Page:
* Turkey relies to 70 pct on imports to meet energy demand
* Booming population need more electricity
* Domestic lignite to boost power production, reduce import needs
By John McGarrity
LONDON, Jan 8 Turkey is turning to its own coal, worried about dependence on pricier gas from Iran and Russia, after a deal with a UAE company which will boost its coal-fired power capacity by two thirds.
Its biggest gas supplier is Russia's Gazprom, which accounts for around half of imports, but it is long-term supply from Iran that could pose the biggest concerns. Turkey might not be able to continue to ignore further tightening of international sanctions aimed at curtailing the Islamic Republic's nuclear programme.
Gas imports have also been disrupted as a result of attacks on Iranian and Azeri import pipelines by Kurdish separatists.
"In public, Turkey has tried to show it won't bow to U.S. pressure, but even if can still buy Iranian gas, it's unlikely to be able to increase imports from a country that is subject to strict embargoes," said Alex Jackson, an analyst with political risk consultants Menas Associates.
Iran supplies around 16 percent of Turkey's gas needs, followed by 15 percent from Azerbaijan, according to International Energy Agency (IEA) figures.
Ankara has signed a $12 billion deal with Abu Dhabi's TAQA to mine lignite coal and build up to 8,000 megawatt (MW) of new power plants by 2020.
"The TAQA deal is first and foremost motivated by the need to refurbish and build new coal-fired power plants, but the move to develop coal stems from a general concern that Turkey is hugely dependent on others for its energy needs," said Andrew Neff, a senior analyst with IHS Energy.
The European Association for Coal and Lignite (Euracoal) says that Turkey imports over 70 percent of its primary energy needs. Most of its 30 million tonnes annual hard-coal use is supplied by Russia, Colombia, the United States and South Africa, according to Euracoal.
Natural gas imports, mainly from Russia, Iran, and Azerbaijan, meet around 45 percent of Turkey's demand for heat and power, according to the IEA, a dependency which comes with frequent price disputes with suppliers.
In another sign that Turkey's policy makers are keen to reduce dependence on gas imports, the government said in December that it would not take part in Russia's South Stream gas pipeline project.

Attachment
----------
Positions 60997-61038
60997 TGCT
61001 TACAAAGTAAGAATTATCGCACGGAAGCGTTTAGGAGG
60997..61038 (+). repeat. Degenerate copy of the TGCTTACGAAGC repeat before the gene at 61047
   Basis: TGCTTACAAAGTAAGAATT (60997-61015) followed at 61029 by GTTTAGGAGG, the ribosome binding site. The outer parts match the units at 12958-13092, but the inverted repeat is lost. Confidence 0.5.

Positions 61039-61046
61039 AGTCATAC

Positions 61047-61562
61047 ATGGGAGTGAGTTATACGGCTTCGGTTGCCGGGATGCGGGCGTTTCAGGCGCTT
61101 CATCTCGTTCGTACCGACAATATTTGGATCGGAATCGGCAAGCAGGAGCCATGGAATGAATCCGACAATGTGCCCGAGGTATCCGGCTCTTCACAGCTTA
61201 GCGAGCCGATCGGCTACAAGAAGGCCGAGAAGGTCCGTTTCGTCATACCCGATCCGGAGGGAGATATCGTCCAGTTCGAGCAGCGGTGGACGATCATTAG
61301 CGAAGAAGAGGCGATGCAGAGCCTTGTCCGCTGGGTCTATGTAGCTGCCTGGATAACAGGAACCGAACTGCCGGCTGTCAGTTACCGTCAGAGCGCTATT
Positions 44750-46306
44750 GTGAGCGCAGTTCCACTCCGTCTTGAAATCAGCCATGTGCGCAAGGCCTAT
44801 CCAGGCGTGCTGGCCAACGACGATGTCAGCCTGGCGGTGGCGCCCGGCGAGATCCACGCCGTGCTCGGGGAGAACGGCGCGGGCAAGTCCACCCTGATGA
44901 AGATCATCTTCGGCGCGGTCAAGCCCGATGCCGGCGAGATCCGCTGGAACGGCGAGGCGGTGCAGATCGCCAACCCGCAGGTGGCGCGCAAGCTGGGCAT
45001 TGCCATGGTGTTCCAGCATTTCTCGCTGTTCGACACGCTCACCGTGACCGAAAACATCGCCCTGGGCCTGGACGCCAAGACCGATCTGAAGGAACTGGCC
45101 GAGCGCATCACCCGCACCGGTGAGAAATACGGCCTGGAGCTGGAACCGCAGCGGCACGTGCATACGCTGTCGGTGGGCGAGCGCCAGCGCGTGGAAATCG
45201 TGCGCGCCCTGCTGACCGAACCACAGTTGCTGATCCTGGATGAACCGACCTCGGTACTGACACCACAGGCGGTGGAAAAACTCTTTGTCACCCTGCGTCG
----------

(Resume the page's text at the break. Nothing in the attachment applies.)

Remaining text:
The pipeline aims to pump over 60 billion cubic metres, almost twice Turkey's annual gas demand, via the Black Sea into southern Europe.
High gas prices that make gas-fired power generation less attractive than coal, as well as concerns over gas import dependency, have been shared by several European countries.
Consuming countries complain that Gazprom charges too much for its gas and that its long-term supply contracts are too inflexible, and the European Union opened an antitrust case against Gazprom last year, sparking a political row with Moscow.
In Germany, cheap coal prices have led to a strong growth in coal-fired power generation.
In Poland, which heavily relies on Russian gas supplies but which is also a big user of the more polluting lignite coal which Turkey mines, the government is eying potentially large domestic supplies of unconventional natural gas sources, such as shale gas.
Ukraine said last month that it secured a $3.6 billion loan from China that will switch power plants from using imported natural gas to gasified coal.
Despite Turkey's long-term aim of becoming less reliant on imports, its demand for Russian gas in the short-term will likely rise in order to meet booming demand, said IHS Energy's Neff.
A fast-growing population means that Turkey is likely to overtake Britain as Europe's third-biggest electricity consumer within a decade.
(Editing by Henning Gloystein and William Hardy)